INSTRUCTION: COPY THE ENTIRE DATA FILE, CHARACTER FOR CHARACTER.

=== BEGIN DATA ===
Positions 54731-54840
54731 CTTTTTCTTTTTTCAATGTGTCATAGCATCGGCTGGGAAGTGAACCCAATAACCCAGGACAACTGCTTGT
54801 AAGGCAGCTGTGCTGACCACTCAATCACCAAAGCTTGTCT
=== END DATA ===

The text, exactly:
Positions 54731-54840
54731 CTTTTTCTTTTTTCAATGTGTCATAGCATCGGCTGGGAAGTGAACCCAATAACCCAGGACAACTGCTTGT
54801 AAGGCAGCTGTGCTGACCACTCAATCACCAAAGCTTGTCT